I’ve been fascinated with the history of yoga since watching the documentary, Yoga Unveiled. It was recommended to me by Judy Murphy, the yoga teacher I was taking yoga classes with back in the late 2000’s. The documentary was full of details, dates and names and I recall thinking, ‘wow, there is a lot to learn!’
Fast forward to the present day, I was intrigued about the modern yogi, Yogananda, whom I kept hearing about. How did he fit into the lineages and what was his impact on yoga?
I was happy to purchase myself the copy of Autobiography of a Yogi, recognizing that I’d need a fair amount of time to read the entire book and hoping that it would be a good resource to have on hand. Both reasons were true. The 500 page book spans over 40 years of Yogananda’s life and includes 49 chapters. Each chapter rich in details of Yogananda’s life and the workings of Kriya Yoga.
Being the first yogi to the United States, I was certain the majority of the book would spend time describing his experience in the Western world. But I was wrong. The book starts by describing Yogananda’s desire and drive to reach the Himalayan mountains. Multiple attempts he made without success. Through his words you can feel the urgency and commitment he had to his spiritual quest. I appreciated the willingness to preserve even when I’m not certain he even knew where the drive was coming from.
In the end, Yogananda doesn’t reach the Himalayan mountains and still struggles to find his guru. The escapades that he endures to find his guru are entertaining and intriguing. His recounts of many spectacular yogis is a valuable addition to the understanding of yoga at the beginning of the 20th century. It was reassuring that if this yogi had challenges on his yoga journey, it was certain I would too. Knowing that Yogananda took years to find his teacher, it was okay that I took my time to find my teacher too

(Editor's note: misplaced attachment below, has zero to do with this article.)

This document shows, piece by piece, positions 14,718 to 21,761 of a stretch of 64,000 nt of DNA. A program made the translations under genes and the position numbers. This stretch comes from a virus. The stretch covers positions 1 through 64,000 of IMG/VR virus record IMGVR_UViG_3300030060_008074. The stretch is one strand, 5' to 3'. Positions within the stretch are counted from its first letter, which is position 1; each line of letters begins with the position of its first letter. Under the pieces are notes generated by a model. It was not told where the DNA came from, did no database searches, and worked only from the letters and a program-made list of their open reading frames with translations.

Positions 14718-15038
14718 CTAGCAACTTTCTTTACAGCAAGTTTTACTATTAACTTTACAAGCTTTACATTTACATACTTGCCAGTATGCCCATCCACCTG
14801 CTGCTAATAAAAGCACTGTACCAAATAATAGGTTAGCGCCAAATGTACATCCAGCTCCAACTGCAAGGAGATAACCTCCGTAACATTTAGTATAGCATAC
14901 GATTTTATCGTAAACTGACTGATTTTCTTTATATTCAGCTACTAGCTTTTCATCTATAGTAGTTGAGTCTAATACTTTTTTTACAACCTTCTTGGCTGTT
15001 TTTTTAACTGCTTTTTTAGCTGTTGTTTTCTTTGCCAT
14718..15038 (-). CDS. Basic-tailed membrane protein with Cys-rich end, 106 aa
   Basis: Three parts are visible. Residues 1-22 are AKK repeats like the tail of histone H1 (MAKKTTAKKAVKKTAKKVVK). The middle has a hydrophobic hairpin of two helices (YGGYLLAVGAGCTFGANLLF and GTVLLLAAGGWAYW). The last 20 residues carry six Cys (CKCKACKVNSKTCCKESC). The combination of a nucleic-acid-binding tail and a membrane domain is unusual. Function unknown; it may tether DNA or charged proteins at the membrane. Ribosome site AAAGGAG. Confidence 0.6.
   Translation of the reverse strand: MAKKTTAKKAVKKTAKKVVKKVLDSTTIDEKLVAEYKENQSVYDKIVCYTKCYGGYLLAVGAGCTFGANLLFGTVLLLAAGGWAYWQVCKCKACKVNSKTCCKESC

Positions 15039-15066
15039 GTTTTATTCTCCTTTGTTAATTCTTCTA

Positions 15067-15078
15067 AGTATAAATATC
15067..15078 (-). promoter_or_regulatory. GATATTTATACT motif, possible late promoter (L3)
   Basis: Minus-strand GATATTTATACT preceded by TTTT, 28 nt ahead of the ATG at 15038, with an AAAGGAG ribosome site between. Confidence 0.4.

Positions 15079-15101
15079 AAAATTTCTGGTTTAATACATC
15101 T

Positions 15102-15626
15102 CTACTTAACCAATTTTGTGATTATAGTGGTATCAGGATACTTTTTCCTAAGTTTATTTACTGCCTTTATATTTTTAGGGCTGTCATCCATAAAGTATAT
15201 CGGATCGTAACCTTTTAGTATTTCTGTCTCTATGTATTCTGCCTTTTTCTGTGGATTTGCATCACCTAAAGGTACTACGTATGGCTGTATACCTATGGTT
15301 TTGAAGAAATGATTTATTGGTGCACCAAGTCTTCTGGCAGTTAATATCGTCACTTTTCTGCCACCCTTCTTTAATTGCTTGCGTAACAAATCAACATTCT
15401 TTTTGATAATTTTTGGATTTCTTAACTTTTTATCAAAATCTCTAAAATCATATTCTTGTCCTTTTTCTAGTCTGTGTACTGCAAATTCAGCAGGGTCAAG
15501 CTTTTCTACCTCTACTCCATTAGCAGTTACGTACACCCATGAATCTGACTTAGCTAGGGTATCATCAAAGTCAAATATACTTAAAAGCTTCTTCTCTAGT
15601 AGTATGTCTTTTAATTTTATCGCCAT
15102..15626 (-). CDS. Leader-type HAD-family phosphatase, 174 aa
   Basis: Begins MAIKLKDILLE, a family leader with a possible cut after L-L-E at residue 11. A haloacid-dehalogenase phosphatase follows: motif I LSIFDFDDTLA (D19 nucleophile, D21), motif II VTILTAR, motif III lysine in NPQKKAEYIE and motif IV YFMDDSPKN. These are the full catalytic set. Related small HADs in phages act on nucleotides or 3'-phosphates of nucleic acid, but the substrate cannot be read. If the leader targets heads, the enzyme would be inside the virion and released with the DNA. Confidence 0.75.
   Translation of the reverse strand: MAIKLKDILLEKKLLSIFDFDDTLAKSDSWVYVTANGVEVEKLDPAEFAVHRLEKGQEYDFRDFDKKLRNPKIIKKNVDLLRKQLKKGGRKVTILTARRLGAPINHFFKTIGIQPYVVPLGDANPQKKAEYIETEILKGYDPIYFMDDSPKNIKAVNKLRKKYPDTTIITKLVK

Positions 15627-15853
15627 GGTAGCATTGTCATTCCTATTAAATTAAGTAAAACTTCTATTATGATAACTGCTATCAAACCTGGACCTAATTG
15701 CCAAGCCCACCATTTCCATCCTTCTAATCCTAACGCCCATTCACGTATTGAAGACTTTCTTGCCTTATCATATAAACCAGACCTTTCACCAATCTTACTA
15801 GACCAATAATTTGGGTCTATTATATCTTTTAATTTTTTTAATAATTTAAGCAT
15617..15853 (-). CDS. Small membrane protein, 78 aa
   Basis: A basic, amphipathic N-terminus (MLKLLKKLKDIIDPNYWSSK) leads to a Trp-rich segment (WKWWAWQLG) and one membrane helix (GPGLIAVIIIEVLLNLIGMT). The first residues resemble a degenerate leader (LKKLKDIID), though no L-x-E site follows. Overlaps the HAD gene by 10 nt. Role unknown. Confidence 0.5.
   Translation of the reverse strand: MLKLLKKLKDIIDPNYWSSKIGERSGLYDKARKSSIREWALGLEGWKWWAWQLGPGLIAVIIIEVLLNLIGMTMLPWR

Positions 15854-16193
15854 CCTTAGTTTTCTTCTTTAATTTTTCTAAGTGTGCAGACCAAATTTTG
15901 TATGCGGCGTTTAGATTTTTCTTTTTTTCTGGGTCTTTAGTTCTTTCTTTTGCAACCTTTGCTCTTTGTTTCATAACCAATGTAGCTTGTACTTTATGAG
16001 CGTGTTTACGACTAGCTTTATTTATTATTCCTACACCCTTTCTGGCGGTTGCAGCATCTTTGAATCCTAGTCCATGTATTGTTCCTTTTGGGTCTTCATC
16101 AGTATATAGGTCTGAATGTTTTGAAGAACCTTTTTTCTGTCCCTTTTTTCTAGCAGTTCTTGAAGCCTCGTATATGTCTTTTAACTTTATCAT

Yogananda’s guru was Sri Yukteswar, who was the least exciting, in my opinion, of teachers that Yogananda searched out. He was calm, quiet and introspective. In the end, probably the least flashy yogi but the one with the most insight and learnings. Sri Yukteswar was the student of Lahiri Mahasaya who’s guru was Babaji. Through this lineage, Babaji had predicted that one yogi from his lineage would take yoga to the West. Was Yogananda up for the challenge?
Yogananda although wanting to focus all his energy into yoga, he was highly influenced by his father and teacher to pursue a university degree. After completion of his studies, he focused his energy solely on yoga and took formal vows into the monastic Swami order. His passion for what he did was so great that he established a school for young boys in Dihika, West Bengal. It later was named Yogoda Satsanga Society of India, the Indian branch of Yogananda's American organization, Self-Realization Fellowship.
Soon came the time when Yogananda made the decision to take the Kriya yoga philosophies to the United States. He was invited to the International Congress of Religious Liberals in Boston. With his teacher’s blessings, “All doors are open for you. It is now or never”, Yogananda took a lengthy boat journey overseas to America.